The mixed messages from Tuesday's Madison school board elections - Arlene Silveira beat Maya Cole and Lucy Mathiak ousted Juan Jose Lopez - left some insiders befuddled. But make no mistake: The effect will be a very different board.
Silveira's business experience and her articulate, understated style will likely add calm to discussions, and Mathiak's no-nonsense approach will strengthen calls for accountability and new ways of thinking.
Of secondary significance is the retirement of Bill Keys and loss of Lopez. Both have contributed to the divisiveness and self-congratulatory tone that left many disappointed, even disgusted, with the school board.
Madison voters have twice in two years ousted board incumbents supported by most local politicians and the local teachers union - an indication that voters are fed up. But no one can blame dirty politics: All four candidates ran clean campaigns and attended numerous forums focused on real issues.
"What voters said was business as usual is not good enough," says Lawrie Kobza. "This community wants more from the school board than what it's gotten."
Both Mathiak and Silveira would do well to study the path of Kobza, whose reputation for courtesy and attention to detail has earned praise from all sides. Silveira must avoid being seen as a lapdog of the majority; Mathiak's risk is being pegged as a bomb thrower.
As for Cole, who lost to Silveira by 86 votes out of 35,780 cast, her earnest enthusiasm and commitment to change has already sparked calls to run again next year.
On Monday, school board member Johnny Winston Jr. presented recommendations from a citizens' panel to allow advertising in district publications, Web sites, vehicles and athletic venues. Individuals and companies could also sponsor schools, publications and extracurricular programs.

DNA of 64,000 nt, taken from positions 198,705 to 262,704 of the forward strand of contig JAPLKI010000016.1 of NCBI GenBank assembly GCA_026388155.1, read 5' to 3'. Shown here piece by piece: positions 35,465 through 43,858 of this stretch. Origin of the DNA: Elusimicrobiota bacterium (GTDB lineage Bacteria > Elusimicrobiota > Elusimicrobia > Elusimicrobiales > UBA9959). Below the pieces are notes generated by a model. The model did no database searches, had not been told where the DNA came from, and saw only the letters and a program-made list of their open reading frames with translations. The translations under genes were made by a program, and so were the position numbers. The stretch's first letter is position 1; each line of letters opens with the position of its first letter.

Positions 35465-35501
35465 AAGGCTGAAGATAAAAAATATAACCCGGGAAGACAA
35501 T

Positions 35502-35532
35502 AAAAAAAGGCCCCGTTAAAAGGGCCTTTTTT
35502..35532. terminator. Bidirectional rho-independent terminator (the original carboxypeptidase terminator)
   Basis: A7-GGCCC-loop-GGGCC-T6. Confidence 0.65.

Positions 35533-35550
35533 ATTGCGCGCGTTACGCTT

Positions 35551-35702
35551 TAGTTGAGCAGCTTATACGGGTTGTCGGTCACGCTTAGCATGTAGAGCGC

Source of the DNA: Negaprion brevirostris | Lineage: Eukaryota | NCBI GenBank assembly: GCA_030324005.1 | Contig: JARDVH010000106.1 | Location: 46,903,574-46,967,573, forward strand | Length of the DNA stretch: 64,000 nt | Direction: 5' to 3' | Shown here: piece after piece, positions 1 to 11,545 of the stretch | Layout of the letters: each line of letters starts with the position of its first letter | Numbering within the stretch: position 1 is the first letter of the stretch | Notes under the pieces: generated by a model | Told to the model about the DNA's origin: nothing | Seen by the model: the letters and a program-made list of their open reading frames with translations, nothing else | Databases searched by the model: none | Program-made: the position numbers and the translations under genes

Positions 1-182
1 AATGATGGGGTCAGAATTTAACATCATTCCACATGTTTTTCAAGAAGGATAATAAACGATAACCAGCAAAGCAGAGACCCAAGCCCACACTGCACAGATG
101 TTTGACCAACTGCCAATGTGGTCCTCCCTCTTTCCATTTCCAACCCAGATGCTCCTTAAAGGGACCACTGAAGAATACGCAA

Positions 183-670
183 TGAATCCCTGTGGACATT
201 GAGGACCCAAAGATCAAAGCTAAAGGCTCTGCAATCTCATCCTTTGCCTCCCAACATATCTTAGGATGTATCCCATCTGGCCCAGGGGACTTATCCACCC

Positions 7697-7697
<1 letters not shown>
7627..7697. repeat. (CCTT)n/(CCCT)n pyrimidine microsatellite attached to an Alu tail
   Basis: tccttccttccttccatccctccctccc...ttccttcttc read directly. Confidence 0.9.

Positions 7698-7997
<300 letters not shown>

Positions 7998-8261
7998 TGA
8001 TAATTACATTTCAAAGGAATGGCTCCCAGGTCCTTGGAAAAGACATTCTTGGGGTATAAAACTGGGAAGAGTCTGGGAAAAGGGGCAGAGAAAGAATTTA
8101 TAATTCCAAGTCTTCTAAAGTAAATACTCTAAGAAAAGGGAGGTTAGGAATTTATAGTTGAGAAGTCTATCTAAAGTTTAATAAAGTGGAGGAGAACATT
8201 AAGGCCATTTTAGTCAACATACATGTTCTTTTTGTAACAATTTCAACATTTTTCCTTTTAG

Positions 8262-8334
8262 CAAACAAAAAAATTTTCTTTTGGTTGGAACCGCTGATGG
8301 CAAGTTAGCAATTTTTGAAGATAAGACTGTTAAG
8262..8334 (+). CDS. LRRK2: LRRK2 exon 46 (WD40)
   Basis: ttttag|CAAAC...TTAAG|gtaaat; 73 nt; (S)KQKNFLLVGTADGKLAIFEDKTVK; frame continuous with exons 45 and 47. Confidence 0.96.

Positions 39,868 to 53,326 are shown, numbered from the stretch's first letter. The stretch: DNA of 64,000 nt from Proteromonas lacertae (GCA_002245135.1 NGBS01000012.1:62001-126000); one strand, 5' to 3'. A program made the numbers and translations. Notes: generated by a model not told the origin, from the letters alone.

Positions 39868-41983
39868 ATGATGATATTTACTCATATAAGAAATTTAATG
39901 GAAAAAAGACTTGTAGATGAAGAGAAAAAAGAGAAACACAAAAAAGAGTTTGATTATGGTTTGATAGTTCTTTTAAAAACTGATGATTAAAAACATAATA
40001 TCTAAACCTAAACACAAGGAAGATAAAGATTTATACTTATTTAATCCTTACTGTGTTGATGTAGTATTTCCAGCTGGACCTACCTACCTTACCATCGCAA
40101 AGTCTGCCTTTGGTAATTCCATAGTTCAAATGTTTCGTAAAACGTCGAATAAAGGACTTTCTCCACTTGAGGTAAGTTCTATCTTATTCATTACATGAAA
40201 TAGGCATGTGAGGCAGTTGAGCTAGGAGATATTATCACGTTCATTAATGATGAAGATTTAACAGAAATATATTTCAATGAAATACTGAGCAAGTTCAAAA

The proposed policy would bar ads and sponsorships "directly targeted toward students," as well as those that promote drugs, alcohol, weapons, unhealthy food choices and "questionably ethical standards deemed unacceptable by the community." So much for the Bacardi Spelling Bee.
District administrators will now write a draft policy for board members to debate. But some are already skeptical.
Keys didn't know what would be "unacceptable" ethical standards to the community. Shwaw Vang wondered how the district could say sponsorships of schools or programs wouldn't be directed at students. And Lopez asked if the board would let the KKK sponsor an event. "I'd be totally against it," he felt compelled to say.
Keys also proposed barring ads that are "political in nature," to avoid the appearance of an "endorsement" by the district. Ironically, at the time, Keys was a walking advertisement, wearing campaign buttons for Silveira and Lopez.
That's a no-no, according to school board policy 1540: "Board members should avoid publicly endorsing or denouncing the candidacy of a person who is campaigning to be elected to the school board."
Keys is not alone. A few weeks ago, Winston was chastised for endorsing Lopez in a public board meeting. And all seven current board members have lent their names to candidates on endorsement lists.
"There have been degrees of violation," says board president Carol Carstensen, "but I would say every single one of us has violated this policy."
KKK all the rage
While the district may not allow the KKK to advertise in schools, at least one board member says students who attend KKK rallies during school time should be excused from class.
Who says the school board isn't dealing with the real issues of the day?
To be fair, Shwaw Vang's endorsement of letting kids attend KKK rallies on school time came in a passionate speech about giving parents the right to pull their kids out of school to attend next Monday's planned rally against changes in federal immigration policy.
Board members discussed a district policy that prohibits excused absences for students who attend political events. Many used the occasion to grandstand against sweeping immigration-law changes under review in Washington. Vang hurled the words "inhumane, unpatriotic." Carstensen used the term "un-American." Lopez called the changes "a violation of human rights." And Keys said, "We are a nation of immigrants or kidnapped people."
Superintendent Art Rainwater can make exceptions to the political-event restrictions, but has "uniformly denied" such requests in the past: "If I am going to use my discretion to overturn the board policy on things that I support, then that means I must use that same discretion to overturn the board policy on things that I abhor, and I will not do that."
The board has called for an emergency meeting, set for Thursday night, to discuss whether to change the policy to grant students an excused absence to attend political rallies.